Using the right kind of soil for your spider plant is important to keep it happy and healthy. While they’re not too fussy, they do prefer a nutrient-rich mix that drains well.
In this post, I’m going to explain all you need to know about spider plant soil. I’ll also share my simple recipe and step-by-step instructions for making your own mix.
Plus you’ll learn how to choose the best type to use, the properties that make it suitable, and how to properly store the leftovers for later.
The Best Soil For Spider Plants
The best soil for spider plants is a loamy, nutrient-rich, lightweight, quick-draining medium that provides good aeration and has a neutral to mildly acidic pH level.
I recommend buying a high-quality general purpose potting mix, or using my simple recipe below to make your own.
How To Choose The Right Soil
To make sure that the soil you choose is perfect for your spider plant (also known as Chlorophytum comosum, or airplane plants), check the packaging for the following properties:
- Well-draining – The label should say something like “fast draining” or “well draining”. This will allow excess water to flow readily from the pot, and prevent the medium from becoming overly wet or soggy.
- Loamy and nutrient-rich – To keep your plant healthy and vibrant, look for rich, fertile soil. Avoid mixes that contain chemical fertilizers, and look for one made from natural or organic ingredients instead.
Related Post: How To Care For A Spider Plant (Chlorophytum comosum)
- Moisture retentive – Although your Chlorophytum comosum won’t do well in very wet soil, it doesn’t like to be completely dry out either. Choose a mix containing ingredients that naturally retain moisture, such as peat moss and pine bark.
- Porous mix – Spider plants love porous soil because it is loose and aerated. This means that water will pass through it easily, preventing it from retaining too much, and keeping the moisture level just right.
- Mildly acidic – Airplane plants prefer neutral to mildly acidic mix ranging between 6.1 – 7.5 on a probe meter. If it is too alkaline the tips of the leaves may turn brown and begin to die back. You can add acidic fertilizer granules if it’s too alkaline, or garden lime to neutralize it.
Related Post: Why Do Spider Plant Tips Turn Brown & How To Fix It
Making DIY Spider Plant Soil Mix
You could use a general purpose potting medium for your spider plant, or try making your own. It’s easy to do and gives you full control over the ingredients. Below is my recipe and tips for mixing it.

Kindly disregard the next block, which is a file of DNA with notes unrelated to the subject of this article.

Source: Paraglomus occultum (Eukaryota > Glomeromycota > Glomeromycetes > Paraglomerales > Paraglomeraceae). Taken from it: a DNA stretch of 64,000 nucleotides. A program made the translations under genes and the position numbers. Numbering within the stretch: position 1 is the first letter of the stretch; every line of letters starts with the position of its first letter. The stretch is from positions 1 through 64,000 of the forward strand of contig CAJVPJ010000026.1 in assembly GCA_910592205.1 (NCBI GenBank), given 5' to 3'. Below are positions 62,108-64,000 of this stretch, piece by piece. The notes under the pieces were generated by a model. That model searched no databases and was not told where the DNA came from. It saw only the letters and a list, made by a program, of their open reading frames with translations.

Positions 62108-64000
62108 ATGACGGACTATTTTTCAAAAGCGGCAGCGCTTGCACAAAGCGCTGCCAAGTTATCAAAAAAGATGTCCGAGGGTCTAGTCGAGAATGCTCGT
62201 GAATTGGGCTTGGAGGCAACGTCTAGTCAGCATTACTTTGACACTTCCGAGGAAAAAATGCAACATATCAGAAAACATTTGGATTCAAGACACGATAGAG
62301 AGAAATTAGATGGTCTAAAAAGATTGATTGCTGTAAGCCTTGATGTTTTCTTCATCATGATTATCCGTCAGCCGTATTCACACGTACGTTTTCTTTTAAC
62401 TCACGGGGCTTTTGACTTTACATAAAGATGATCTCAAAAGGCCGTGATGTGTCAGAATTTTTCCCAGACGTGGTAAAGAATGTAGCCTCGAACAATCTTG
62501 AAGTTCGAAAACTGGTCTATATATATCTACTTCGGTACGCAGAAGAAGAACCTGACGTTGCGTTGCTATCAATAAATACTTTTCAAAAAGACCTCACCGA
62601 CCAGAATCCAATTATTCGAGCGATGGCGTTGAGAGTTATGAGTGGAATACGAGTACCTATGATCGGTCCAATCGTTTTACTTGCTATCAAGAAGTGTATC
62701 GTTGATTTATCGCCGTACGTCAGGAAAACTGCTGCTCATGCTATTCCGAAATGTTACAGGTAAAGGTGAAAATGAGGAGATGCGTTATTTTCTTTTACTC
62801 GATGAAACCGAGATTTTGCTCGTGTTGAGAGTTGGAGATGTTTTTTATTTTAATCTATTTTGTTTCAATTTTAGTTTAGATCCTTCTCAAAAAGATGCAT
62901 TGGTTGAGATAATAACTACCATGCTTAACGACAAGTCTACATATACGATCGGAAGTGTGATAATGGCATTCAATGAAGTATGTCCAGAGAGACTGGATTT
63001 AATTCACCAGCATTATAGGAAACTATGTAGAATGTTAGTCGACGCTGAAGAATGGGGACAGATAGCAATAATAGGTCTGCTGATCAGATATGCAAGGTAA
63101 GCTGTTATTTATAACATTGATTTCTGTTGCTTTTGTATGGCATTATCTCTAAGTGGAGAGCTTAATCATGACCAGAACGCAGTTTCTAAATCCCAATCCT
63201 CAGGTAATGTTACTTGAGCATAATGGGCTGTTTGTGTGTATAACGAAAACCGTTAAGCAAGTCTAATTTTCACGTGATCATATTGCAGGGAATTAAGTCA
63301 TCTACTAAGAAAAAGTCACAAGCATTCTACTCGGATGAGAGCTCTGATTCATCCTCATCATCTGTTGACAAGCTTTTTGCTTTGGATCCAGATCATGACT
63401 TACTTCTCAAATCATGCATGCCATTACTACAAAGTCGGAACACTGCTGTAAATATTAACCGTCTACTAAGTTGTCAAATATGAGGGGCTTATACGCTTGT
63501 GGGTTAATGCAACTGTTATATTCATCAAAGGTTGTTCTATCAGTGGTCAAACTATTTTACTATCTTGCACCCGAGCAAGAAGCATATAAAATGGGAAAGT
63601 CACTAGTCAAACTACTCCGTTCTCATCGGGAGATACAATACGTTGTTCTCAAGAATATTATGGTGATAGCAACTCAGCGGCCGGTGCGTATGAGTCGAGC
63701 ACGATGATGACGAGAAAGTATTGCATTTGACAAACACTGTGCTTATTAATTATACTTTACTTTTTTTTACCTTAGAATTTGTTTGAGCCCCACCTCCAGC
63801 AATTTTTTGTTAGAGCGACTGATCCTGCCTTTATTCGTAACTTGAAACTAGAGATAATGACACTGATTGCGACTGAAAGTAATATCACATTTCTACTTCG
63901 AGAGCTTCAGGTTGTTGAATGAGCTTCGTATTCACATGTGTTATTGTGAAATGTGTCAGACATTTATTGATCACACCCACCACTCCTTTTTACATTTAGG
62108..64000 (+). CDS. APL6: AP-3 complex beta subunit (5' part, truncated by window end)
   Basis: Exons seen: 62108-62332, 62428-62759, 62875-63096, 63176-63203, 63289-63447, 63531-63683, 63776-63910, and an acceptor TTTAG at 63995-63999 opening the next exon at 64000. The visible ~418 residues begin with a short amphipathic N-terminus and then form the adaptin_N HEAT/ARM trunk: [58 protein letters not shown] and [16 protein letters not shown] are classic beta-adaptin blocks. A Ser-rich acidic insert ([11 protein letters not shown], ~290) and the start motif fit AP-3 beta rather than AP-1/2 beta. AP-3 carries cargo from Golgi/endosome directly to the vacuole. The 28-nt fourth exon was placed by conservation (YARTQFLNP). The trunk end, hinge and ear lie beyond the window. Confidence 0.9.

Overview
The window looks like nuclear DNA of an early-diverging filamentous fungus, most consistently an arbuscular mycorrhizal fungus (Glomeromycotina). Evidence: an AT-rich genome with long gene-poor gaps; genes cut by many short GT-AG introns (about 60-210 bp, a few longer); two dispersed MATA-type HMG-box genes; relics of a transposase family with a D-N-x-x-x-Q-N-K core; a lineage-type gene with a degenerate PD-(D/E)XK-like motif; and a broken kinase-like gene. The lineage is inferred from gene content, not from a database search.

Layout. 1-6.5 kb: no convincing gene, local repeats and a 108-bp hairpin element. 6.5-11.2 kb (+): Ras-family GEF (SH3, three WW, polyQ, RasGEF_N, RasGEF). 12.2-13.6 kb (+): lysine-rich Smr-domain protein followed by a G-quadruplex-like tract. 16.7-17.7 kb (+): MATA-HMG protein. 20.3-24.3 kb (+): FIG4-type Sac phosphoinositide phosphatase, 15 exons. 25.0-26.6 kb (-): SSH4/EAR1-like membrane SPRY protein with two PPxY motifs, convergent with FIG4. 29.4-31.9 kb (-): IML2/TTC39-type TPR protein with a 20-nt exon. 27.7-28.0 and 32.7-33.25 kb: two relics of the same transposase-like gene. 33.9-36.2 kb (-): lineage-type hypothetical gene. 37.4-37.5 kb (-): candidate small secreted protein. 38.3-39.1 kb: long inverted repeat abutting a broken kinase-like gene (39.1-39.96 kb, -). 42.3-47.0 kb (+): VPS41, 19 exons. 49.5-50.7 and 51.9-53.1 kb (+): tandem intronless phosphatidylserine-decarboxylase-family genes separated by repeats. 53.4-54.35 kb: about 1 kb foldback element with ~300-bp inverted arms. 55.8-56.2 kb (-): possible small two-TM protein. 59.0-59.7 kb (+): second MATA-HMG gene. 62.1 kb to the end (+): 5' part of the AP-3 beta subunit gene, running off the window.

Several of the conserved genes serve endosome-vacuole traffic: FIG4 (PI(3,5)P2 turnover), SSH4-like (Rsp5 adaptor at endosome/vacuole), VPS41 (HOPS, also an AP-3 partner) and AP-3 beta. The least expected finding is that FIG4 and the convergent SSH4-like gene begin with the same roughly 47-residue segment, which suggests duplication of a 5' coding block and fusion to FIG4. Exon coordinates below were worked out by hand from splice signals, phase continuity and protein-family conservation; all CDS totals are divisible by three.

You only need 4 ingredients to make your own homemade spider plant soil mix using my recipe. Below I’ll tell you the purpose of each one, and give you substitutions incase you can’t find them.
- Peat moss – Improves water retention, aeration, and drainage while also providing nutrients. You can use coco coir instead, if you prefer. In that case, add some acidic granules.
- Pine bark – Provides additional nutrients as it breaks down, prevents compaction, and helps to improve drainage.
- Coarse sand – Helps to ensure that the mix drains quickly. You can substitute turface or poultry grit. Some people like to use crushed granite or aquarium rock instead.
- Perlite – Adds drainage and aeration and also prevents compaction. If you can’t find it where you live, then you can use pumice instead, which is very similar.
Tips For Mixing Your Homemade Spider Plant Soil
Moisten the peat moss if it’s dry, then pour all of the ingredients into a table-top potting tray or bucket.
Stir everything together with a hand trowel or shovel. Make sure all of the ingredients are thoroughly mixed together before using.
Storing The Leftovers
You can use your DIY spider plant potting soil right away or store the leftovers for later. To keep it safe, use a 5-gallon bucket with a tight-fitting lid. This creates an airtight environment that will protect it from bugs and pathogens.
Store the bucket in a cool, dry location and label it clearly, as it can be very difficult to tell homemade mediums apart once they’re mixed.
While you could use cactus mix for your spider plant, I don’t recommend it. Cactus soil is gritty and doesn’t retain moisture well, so you would need to water a lot more often. It also lacks the nutrient-rich materials that Chlorophytum comosum needs.
Yes, African violet soil is a good choice for spider plants. The texture and pH level are ideal, plus it provides the perfect balance of nutrients.
Yes, you can use regular potting soil for your spider plant. Just make sure to buy a high quality brand that’s made for indoor plants, otherwise it may be too heavy.
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More About Spider Plants
- How To Water Spider Plants
- Collecting and Sowing Spider Plant Seeds
- Spider Plant Propagation In 5 Easy Steps
More About Potting Soils
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- How To Make Your Own Succulent Soil
- How To Choose The Best Snake Plant Soil (With Recipe!)
- How To Choose The Best Money Tree Soil (With Recipe!)
Share your tips for the best spider plant soil or your favorite recipe in the comments section below.